I wish we had data on the flow of submissions, and how the rank composition compares to that of other journals. We have the names, of course, but it would be a lot of work to code ranks, and I don’t think we want to ask at the point of submission. (Currently we ask after acceptance about the senior-most author, so that we can determine the appropriate publication fee. We don’t ask about the rank of the other authors, although in principle I suppose we could.)

    I do think a vulnerability in our model is that because we may get disproportionate submissions from senior faculty, we might “crowd out” quality work by junior faculty, post-docs etc. who do submit. Apart from vigilance on this front, which we do exercise, another protection against this bias is that we are not space constrained, since we are on online-only journal.


    Jesper Sorensen

    October 6, 2017 at 5:57 am

  5. I should add that if you take this simple model seriously, then the very best papers by junior faculty (high on (a) should be the least likely to come to Sociological Science relative to ASR/AJS even though they would be accepted at Sociological Science, because of the career incentives. Or rather, because of the career incentives as long as ASR/AJS are reviewed as higher status the Sociological Science. (Which won’t be much longer :-)) Instead, we will only get those papers when junior faculty get a bad draw in the review process at ASR/AJS.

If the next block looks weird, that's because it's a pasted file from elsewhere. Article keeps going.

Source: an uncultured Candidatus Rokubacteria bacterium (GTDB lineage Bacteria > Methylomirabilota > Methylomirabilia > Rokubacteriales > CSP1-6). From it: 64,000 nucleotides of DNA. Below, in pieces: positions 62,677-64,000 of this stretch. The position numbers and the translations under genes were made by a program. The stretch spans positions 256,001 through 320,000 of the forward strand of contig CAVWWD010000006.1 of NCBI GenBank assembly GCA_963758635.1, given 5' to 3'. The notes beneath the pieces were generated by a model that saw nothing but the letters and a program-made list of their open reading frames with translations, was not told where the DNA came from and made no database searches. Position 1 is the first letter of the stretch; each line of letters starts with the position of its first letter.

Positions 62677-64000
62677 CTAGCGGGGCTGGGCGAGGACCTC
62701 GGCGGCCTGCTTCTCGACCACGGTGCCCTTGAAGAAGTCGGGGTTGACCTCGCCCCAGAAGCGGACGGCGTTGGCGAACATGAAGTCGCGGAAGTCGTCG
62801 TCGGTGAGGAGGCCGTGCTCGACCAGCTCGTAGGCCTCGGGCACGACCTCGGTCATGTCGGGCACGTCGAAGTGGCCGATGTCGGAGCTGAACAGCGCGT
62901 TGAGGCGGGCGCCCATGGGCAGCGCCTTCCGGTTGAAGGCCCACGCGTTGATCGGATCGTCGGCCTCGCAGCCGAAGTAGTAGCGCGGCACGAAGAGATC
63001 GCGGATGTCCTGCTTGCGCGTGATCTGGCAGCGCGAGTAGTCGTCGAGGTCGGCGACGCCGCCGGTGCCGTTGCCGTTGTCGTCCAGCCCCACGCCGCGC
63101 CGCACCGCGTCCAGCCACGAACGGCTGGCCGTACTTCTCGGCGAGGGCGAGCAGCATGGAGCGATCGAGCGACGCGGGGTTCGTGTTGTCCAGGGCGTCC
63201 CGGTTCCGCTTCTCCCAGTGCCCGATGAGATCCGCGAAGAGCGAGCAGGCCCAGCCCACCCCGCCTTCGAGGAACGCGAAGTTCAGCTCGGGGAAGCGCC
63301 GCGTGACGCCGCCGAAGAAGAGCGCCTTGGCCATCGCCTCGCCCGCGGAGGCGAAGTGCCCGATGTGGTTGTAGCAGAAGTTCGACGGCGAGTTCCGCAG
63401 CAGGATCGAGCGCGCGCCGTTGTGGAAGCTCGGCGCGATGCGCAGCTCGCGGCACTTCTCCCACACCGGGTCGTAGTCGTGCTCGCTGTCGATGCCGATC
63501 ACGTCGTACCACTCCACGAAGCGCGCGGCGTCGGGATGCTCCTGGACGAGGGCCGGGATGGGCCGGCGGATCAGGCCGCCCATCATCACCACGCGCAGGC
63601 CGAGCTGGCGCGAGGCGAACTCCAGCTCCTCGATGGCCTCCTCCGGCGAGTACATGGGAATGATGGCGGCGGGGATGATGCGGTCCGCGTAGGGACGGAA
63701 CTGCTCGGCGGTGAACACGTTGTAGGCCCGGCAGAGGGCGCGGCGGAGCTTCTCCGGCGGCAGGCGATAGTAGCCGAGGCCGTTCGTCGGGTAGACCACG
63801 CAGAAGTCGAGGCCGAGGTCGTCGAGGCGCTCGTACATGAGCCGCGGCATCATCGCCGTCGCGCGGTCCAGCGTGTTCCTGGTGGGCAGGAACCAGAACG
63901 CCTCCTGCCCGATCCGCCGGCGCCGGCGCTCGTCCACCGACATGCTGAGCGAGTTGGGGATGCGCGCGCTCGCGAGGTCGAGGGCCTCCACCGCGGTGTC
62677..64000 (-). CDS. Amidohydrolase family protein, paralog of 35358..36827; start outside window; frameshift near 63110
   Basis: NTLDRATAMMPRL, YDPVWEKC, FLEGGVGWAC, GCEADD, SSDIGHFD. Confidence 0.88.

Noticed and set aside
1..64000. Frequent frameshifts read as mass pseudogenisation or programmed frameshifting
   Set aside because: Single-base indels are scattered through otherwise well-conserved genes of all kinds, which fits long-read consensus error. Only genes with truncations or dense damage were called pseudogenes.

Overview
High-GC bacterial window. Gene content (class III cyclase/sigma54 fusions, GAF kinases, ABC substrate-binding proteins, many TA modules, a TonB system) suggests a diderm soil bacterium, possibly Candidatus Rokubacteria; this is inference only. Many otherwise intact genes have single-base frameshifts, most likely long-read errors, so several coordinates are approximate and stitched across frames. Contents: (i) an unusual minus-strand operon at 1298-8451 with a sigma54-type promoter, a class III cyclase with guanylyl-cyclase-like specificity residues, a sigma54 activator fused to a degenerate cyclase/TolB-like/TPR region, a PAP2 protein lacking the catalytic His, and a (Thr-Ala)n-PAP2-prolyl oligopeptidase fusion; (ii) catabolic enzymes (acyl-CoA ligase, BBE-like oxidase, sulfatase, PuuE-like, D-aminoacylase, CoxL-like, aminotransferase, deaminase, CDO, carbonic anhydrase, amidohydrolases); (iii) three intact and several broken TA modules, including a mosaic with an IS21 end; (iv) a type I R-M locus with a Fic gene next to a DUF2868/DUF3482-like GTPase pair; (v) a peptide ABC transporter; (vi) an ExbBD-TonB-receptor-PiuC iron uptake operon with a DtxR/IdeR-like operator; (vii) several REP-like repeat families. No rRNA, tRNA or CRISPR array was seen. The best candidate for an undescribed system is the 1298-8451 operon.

Jesper Sorensen

    October 6, 2017 at 6:06 am

  6. It’s important when interpreting these statistics to understand that Sociological Science tracks only the most senior authors (because that’s how we have chosen to structure the page fees). So, an article with three coauthors, a full professor, an assistant professor, and a graduate student would count only in the full professor category in our statistics (because that’s the most senior person on the paper). If we tallied the ranks of all authors, you would see many more junior authors.

    So, how *insane* is it that we would have 47% of most senior authors being full professor?. As a benchmark, it would seem useful to compare it to the distributions in other journals. I calculated the same stats for the last year of AJS and ASR.

    AJS: 61% Full, 11% Associate, 17% Assistant, 11% Post-doc or PhD student
    ASR: 42% Full, 22% Associate, 25% Assistant, 11% Post-doc or PhD student

    It appears that Sociological Science has roughly the same distribution of “most senior” authors as ASR. AJS has an even more senior-heavy distribution.

    Liked by 1 person

    Olav Sorenson

    October 6, 2017 at 9:16 am